Saturday will mark the 60th anniversary of the cease-fire that ended the fighting of the Korean War.
North Korea is marking the milestone with a massive celebration, calling it "Victory Day."
In America, the U.S.-Korea Institute held a congressional event to honor Korean War veterans.
Former Sen. John Warner, R-Va., served in the U.S. Marine Corp. during the conflict. He recalled how the United States was quickly downsizing the military after World War II when this new war erupted.
The former Virginia lawmaker told the audience on Capitol Hill that it taught America an important lesson.
"We had no thought that the U.S. would be called upon so quickly to respond to a noble cause and that was to preserve freedom for South Korea," Warner said.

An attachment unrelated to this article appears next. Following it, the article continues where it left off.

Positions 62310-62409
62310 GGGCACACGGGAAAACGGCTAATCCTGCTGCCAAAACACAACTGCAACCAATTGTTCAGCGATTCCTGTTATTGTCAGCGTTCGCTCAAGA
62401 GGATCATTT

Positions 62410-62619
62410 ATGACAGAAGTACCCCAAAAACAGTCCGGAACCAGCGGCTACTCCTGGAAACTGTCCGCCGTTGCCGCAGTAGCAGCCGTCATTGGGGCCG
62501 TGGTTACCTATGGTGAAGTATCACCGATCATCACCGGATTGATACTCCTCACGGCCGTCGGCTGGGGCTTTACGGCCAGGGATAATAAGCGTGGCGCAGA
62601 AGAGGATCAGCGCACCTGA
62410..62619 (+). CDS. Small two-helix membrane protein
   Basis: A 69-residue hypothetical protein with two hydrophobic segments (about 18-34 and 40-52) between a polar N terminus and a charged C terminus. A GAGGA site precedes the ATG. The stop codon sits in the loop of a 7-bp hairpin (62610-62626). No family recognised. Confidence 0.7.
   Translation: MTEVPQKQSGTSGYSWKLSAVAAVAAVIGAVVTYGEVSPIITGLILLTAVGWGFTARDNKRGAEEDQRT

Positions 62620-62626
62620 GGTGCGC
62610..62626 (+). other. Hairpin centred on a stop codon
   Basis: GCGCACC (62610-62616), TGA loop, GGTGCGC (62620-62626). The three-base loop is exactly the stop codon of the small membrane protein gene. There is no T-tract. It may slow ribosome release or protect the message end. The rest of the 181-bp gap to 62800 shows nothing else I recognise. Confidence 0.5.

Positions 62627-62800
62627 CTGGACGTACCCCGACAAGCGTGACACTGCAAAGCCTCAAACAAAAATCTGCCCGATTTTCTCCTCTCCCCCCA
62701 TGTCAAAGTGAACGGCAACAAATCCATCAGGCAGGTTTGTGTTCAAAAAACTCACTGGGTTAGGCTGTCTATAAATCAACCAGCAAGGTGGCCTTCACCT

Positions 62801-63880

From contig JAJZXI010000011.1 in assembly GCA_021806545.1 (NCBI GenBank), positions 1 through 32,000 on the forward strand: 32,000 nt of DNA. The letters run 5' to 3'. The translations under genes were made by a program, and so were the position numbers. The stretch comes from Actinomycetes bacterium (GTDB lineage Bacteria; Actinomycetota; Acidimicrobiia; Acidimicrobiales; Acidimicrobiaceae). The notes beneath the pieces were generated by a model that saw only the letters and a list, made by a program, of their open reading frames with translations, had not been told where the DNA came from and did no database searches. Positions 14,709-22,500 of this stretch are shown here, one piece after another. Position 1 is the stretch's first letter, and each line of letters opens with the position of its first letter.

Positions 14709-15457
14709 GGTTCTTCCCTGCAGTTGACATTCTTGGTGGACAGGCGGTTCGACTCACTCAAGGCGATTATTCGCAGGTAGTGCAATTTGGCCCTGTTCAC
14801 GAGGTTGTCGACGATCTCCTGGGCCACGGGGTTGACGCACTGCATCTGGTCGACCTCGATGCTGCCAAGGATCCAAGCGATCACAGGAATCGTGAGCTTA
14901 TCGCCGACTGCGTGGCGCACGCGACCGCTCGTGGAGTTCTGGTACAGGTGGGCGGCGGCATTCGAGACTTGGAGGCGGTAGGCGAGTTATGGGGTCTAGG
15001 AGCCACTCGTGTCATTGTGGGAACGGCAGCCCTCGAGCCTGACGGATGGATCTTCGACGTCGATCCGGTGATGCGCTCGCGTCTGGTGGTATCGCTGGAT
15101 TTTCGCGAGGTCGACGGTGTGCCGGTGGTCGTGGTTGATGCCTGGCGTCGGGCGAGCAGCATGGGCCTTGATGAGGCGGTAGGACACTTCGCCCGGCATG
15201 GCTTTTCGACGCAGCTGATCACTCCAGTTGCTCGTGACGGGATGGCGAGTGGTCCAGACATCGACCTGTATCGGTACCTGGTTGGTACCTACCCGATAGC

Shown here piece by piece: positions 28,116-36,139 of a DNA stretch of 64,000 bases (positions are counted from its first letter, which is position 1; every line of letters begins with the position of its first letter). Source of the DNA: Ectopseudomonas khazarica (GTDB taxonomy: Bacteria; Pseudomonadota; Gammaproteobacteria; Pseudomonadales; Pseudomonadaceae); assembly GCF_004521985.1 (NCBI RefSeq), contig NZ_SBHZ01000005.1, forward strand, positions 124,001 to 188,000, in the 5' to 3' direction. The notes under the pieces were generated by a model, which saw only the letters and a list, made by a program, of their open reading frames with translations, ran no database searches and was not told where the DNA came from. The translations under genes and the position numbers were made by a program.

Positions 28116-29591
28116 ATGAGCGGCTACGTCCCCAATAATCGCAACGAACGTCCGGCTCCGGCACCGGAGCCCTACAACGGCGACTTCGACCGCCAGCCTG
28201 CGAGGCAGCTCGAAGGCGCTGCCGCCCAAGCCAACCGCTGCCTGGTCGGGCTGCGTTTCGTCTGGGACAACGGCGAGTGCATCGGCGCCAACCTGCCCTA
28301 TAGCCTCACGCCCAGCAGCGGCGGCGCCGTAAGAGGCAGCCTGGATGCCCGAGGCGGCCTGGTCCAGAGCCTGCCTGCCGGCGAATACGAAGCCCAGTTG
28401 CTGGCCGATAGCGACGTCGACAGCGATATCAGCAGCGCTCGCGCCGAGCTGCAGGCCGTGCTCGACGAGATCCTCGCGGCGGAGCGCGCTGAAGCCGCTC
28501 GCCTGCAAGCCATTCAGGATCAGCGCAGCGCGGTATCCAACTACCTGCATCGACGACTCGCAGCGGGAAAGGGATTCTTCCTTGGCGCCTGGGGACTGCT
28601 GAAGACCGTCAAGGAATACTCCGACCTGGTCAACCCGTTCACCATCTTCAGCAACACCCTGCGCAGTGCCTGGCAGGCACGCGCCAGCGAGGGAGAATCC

"We learned a lesson as a nation, never again to allow our defenses to slip below that level of the commitments we have, not only to ourselves to protect freedom, but indeed those other allies and other freedom-seeking people of the world," he continued.
The Korean War is not technically over since the two sides only signed a truce and have yet to negotiate a peace treaty. Today the Demilitarized Zone between North and South Korea remains the world's most fortified border.